Credit: JoJo Whilden/Netflix

As a first-year at Melbourne’s Victorian College of the Arts, Ruby Rose was faced with a tough choice: continue studying acting or accept a gig as one of Australia’s MTV VJs. She chose the latter, but the 29-year-old says she “always had acting in the back of my mind.”

And now, Rose will realize that passion for performance as she makes her Stateside debut on the third season of Netflix’s Orange Is the New Black, premiering Friday. “Stella is sort of an androgynous, cool, charismatic, and charming girl who I think also is pretty gender-fluid,” Rose says of her inmate counterpart, who will be a love interest for Piper (Taylor Schilling) or Alex (Laura Prepon) this season. “She definitely causes some waves.”

For Rose, the role was unexpected. She figured she’d book a web series upon arriving in the states, and steadily work her way up from there. Instead, the tattooed multi-talent will be able to count a streaming megahit among her first acting credits. “I didn’t think I would come here and end up,” Rose says, and pauses. “My first big job is maybe, arguably, one of the biggest television shows around at the moment with some of the best actors of our time.”

In retrospect, Rose believes her 2014 short film Break Free, which she wrote, produced, and starred in, helped get her in front of casting agents—and, effectively, to where she is now—since it garnered a lot of social media attention. But more than building her career, the five-minute video about gender identity, which sees Rose transition from female to male onscreen, is a deeply personal project that she’d been wanting to make for roughly 10 years.

“It was autobiographical so it was really based on my experience of gender growing up and how and why I dress and appear the way that I appear,” Rose says. “One thing I noticed when I moved to America, people don’t really know about me, so a lot of them question why I look like a boy or dress like a boy or why I didn’t have longer hair or what’s with the tattoos. There’s a lot of people with a lot to say about it so I really wanted to put this film out that described it in a short but concise way.”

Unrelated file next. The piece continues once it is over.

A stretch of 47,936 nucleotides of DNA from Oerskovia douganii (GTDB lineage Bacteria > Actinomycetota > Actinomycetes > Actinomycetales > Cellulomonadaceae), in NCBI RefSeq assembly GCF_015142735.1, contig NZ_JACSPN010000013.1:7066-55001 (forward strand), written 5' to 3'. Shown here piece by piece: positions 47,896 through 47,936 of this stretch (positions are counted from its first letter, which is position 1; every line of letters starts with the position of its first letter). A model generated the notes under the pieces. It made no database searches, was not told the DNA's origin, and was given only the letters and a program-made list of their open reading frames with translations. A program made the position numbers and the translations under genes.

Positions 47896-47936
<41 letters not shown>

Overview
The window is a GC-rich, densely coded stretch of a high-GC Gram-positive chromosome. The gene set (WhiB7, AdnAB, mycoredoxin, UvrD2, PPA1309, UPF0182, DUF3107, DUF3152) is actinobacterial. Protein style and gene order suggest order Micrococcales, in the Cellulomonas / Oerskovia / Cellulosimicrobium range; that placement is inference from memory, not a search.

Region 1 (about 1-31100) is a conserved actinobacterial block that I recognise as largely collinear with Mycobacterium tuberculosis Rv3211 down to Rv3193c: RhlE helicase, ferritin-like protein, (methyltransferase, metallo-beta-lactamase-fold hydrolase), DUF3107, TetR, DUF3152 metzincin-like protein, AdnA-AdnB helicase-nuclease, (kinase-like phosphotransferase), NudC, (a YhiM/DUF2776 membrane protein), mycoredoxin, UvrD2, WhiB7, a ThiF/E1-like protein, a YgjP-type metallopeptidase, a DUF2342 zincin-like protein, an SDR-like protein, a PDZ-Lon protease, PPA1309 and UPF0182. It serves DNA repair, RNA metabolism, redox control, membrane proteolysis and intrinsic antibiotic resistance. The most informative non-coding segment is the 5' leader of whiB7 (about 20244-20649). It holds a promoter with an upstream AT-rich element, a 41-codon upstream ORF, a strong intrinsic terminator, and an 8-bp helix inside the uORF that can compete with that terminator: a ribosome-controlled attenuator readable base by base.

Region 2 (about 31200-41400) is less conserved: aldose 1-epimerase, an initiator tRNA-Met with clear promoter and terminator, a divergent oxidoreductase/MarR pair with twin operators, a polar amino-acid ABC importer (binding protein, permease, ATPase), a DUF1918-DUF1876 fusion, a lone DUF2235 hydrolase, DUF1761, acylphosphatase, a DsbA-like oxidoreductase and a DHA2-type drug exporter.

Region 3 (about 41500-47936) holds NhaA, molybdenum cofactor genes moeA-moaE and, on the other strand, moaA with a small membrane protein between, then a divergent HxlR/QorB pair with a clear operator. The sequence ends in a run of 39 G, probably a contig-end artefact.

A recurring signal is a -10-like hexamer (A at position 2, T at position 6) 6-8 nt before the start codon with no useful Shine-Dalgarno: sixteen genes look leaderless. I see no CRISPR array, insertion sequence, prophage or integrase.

While Rose is comfortable and confident about who she is, acting—especially on a show as big as OITNB—proved intimidating. “Acting is the one thing that scares me s—less,” she says, but that won’t hold her back. “I could live my whole life being so comfortable doing things I’ve already worked hard to not be nervous at or I could continue to push the envelope and make myself uncomfortable and learn and see what I’m capable of and acting is definitely that.”

What’s more, if her flirtatious, confident wink in the season 3 trailer (see 1:05, below) is any indication, “scared” is the last adjective that’ll come to viewers’ minds.

Orange is the New Black returns for its third season Friday, June 12 on Netflix.

Episode Recaps

Orange Is the New Black

Jenji Kohan’s absorbing ensemble dramedy, based on Piper Kerman’s memoir of the same name, takes viewers inside the walls of Litchfield, a minimum security women’s prison where nothing’s as simple as it seems—especially the inmates.

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